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Romney denounces phone calls attacking his faith

  • Story Highlights
  • Push-polling is a political tactic disguised as legitimate polling
  • People in New Hampshire, Iowa reported receiving calls that attack Romney
  • Rivals campaigns have suggested Romney's camp planted the calls
  • The former Massachusetts governor calls the phone calls "un-American"
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From Dana Bash
CNN Washington Bureau
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DES MOINES, Iowa (CNN) -- "You've got to be kidding" was GOP presidential hopeful Mitt Romney's incredulous response.

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GOP presidential hopeful Mitt Romney says he has no idea who is behind calls in New Hampshire and Iowa.

The question: Is he confident that no one associated with his campaign was involved in so-called push-polling?

The practice is a political attack disguised as legitimate polling. Callers portray themselves as nonpartisan members of a polling organization, then provide negative or misleading information about a candidate in an effort to discourage voting for that person.

Romney appeared taken aback because the phone calls -- reported in early presidential contest states of Iowa and New Hampshire -- cast aspersions on him and his Mormon faith.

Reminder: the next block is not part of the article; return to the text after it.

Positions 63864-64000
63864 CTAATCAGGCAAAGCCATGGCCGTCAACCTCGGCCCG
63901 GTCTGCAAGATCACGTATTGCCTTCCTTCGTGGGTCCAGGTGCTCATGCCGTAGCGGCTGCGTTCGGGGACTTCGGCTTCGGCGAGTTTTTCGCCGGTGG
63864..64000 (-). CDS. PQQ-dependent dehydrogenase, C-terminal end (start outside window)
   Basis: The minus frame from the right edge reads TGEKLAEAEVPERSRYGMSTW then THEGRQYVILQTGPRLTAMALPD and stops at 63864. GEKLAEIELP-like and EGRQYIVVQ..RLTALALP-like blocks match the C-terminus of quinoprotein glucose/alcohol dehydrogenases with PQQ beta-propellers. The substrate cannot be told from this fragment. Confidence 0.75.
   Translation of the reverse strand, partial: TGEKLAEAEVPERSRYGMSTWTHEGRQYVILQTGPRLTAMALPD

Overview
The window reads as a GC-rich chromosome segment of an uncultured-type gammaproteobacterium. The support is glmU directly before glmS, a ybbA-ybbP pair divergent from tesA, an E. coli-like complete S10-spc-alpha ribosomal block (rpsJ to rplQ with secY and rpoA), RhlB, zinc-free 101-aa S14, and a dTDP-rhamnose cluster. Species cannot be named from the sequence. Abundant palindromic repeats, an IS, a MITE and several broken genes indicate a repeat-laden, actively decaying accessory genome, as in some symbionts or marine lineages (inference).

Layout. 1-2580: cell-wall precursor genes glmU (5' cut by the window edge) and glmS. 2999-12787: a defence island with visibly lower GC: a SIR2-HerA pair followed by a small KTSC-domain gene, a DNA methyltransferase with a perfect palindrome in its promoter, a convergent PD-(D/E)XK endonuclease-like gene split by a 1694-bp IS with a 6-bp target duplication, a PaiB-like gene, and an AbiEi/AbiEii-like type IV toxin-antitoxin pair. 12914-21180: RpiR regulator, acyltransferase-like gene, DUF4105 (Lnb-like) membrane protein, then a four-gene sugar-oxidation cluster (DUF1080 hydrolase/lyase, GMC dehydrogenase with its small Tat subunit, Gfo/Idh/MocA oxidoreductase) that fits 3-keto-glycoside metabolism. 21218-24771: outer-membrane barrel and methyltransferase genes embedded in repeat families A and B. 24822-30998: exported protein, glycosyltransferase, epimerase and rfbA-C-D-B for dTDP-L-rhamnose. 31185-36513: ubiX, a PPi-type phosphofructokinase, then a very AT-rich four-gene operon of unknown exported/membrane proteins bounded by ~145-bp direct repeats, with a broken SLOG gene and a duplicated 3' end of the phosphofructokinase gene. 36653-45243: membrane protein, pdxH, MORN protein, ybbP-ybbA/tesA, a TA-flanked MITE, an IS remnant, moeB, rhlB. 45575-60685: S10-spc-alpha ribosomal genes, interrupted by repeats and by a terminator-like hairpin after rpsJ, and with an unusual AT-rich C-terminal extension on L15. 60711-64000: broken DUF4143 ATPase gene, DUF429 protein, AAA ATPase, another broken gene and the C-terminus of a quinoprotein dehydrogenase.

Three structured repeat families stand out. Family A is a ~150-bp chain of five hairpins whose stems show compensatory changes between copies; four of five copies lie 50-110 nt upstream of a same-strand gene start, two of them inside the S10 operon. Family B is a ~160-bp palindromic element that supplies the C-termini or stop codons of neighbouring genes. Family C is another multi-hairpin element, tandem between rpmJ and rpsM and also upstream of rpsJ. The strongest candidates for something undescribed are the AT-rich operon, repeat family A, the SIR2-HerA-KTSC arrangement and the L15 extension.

The calls also raised questions about deferments he received during the Vietnam War because he was doing missionary work in France.

"Obviously, the beneficiaries of push-polling that attacks me is not me. Somebody else has obviously pushed that forward. I have no idea who it was, but I hope the attorney general of New Hampshire finds out who it is, and we can get that resolved and we can know who was behind it, " Romney told CNN. Video Watch what Romney says when asked about push-polling »

Some of his rival campaigns privately have suggested that a Romney ally did the calls deliberately to illicit mass condemnation and perhaps discourage an opponent from using the tactic closer to Election Day.

"I think it's the same kind of conspiracy theorists that you're raising that say, 'Oh, we brought down the World Trade Center ourselves,' " the former Massachusetts governor said. "It turns everything on its head. It's a little silly I think."

Matt Rhoades, Romney's communications director, said the calls were "repulsive."

Romney is "campaigning as an optimist who wants to lead the nation. These attacks are just the opposite. They are ugly and divisive," he said in a statement.

Rhoades also said Sen. Judd Gregg, a chairman of Romney's campaign in New Hampshire, has asked state Attorney General Kelly Ayotte to open an investigation into the matter immediately.

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Other GOP presidential campaigns have denounced the push-polling, which roiled voters in both states who got the calls.

"But as you know it was vicious attack on me, an un-American attack on me --and that's totally inappropriate, particularly at a time like this with Thanksgiving recognizing that this is a nation that celebrates diversity of religious thought and belief," Romney said. E-mail to a friend E-mail to a friend

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